He UNDERSTATES the vast amount of literature on molecular evolution that can readily be found, through simple searches. For example: "Molecular evolution is not based on scientific authority. There is no publication in the scientific literature - in prestigious journals, specialty journals, or books - that describes how molecular evolution of any real, complex, biochemical system either did occur or even might have occurred." (page 185). In the five specific examples of "irreducible complexity", I entered the search terms suggested, and came up with several hundred articles about the evolution of these systems, in a matter of a few minutes. Once again - please don't take my word for it - have a look for yourself! As far as books go, I have a book called Molecular Evolution, by Wen-Hsiung Li (Sinauer Associates, Inc., Publishers, Sunderland Massachusetts, U.S.A., 1997, 487 pages). This book is all about molecular mechanisms of evolution, which includes a section on "Concerted Evolution of Multigene Families", which provides detailed specifics of the evolution of biochemical systems. Perhaps another good book along these lines would be Molecular Biology and Evolution of Blood Group and Mhc Antigens in Primates, which deals with one of Behe's specific examples of irreducible complexity (this is only one of several books about evolution of the immune system). Go to and type in "Molecular Evolution" and see what you can find. Try PubMed for research articles on specific topics. The truth is out there.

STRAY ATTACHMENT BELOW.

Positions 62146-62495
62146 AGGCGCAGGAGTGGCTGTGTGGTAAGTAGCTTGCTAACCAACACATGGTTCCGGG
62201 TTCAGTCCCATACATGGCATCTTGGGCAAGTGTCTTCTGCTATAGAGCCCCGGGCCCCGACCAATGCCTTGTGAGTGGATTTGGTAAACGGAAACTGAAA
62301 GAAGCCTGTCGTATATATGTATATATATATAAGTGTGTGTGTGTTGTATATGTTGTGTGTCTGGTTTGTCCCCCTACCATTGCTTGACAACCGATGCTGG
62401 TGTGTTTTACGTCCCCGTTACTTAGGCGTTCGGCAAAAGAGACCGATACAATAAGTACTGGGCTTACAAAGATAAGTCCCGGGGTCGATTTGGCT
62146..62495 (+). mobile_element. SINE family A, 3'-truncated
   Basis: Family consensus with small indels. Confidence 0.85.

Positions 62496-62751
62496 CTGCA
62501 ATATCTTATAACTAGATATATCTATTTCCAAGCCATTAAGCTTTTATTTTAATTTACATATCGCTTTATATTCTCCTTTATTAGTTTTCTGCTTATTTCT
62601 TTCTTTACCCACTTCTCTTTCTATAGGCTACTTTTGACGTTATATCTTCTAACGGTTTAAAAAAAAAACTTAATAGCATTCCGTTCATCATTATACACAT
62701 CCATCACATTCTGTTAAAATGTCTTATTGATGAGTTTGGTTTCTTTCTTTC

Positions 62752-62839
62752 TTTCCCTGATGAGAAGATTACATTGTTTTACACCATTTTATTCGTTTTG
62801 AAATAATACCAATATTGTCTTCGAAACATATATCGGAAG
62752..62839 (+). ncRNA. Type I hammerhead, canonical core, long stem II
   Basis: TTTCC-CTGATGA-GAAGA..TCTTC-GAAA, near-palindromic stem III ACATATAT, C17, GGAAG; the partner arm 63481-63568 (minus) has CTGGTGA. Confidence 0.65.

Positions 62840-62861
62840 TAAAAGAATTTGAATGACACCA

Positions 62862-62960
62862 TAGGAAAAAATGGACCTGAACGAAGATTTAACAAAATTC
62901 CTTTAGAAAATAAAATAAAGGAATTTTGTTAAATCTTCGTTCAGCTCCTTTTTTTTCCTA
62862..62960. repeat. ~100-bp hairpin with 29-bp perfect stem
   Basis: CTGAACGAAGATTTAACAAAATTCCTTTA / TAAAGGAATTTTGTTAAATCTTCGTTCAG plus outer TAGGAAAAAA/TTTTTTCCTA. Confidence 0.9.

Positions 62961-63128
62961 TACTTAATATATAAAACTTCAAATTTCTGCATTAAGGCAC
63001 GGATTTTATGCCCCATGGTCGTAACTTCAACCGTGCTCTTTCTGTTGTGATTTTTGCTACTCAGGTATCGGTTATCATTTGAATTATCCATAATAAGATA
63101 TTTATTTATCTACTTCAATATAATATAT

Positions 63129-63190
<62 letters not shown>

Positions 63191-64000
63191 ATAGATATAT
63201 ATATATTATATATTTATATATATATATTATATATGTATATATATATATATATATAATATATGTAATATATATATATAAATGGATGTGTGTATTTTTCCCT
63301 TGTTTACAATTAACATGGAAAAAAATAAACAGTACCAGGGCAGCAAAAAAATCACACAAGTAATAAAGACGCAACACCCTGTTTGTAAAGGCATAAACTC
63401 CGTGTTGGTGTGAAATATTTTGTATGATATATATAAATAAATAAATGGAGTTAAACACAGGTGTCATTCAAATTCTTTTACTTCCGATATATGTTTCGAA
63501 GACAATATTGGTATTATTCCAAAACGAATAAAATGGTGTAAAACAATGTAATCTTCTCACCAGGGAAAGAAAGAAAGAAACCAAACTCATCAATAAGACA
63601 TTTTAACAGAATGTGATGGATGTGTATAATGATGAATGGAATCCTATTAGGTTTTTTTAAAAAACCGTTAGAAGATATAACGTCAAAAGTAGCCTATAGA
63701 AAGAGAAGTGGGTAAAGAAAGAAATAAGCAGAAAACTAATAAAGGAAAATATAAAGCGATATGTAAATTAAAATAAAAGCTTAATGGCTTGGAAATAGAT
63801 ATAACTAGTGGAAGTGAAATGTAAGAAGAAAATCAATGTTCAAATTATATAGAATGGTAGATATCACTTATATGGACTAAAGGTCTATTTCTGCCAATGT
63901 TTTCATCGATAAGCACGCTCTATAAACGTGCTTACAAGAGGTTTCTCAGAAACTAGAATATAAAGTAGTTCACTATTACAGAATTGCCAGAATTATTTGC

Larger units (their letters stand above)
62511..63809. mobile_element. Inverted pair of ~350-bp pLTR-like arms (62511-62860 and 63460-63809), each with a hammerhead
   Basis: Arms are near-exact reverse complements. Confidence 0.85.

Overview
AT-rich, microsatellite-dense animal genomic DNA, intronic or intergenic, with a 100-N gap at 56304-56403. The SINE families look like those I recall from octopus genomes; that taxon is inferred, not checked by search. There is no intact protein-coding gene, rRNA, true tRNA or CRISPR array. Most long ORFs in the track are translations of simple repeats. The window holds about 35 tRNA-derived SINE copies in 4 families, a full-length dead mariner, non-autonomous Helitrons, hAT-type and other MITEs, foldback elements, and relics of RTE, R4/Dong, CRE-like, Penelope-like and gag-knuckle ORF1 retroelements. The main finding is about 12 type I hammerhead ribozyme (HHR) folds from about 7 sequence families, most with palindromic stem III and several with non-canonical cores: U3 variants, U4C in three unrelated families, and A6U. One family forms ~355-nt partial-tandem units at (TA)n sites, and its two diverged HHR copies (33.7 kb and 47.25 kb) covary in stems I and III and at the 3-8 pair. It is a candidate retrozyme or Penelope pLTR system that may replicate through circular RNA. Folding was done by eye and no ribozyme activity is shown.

Behe is quite critical of the Journal of Molecular Evolution, because most of the articles (85%, he reckons) deal with analysis of biological sequences, and hence somehow don't REALLY deal with evolution. However, as I've stated above, evolution can be thought of as merely selection for a change in the DNA sequence. So by this definition of evolution (which by the way is a very good "working definition" in that it consistently yields good results when tested), if one wants to understand evolution at the molecular level, it makes PERFECT SENSE to look at tiny changes in DNA sequences, which could result in changes in the amino acid sequence of proteins, which could affect their shape and hence their structure and function. I just had a glance at this week's issue of J.Mol.Evolution, and found two articles dealing with the evolution of the immune system, and an article about the evolution of the eye. All three of these are from areas of "irreducible complexity", where scientists have allegedly not been publishing. PLEASE, don't trust me - click on the link and check it out for yourself!

According to Behe, "... evolutionary biology is stuck in the same frame of mind that dominated origin-of-life studies in the early fifties, before most experiments had been done: imagination running wild. Neither of Darwin's starting points - the origin of life, and the origin of vision - has been accounted for by his theory. Darwin never imagined the exquisitely profound complexity that exists even at the most basic levels of life." (page 173).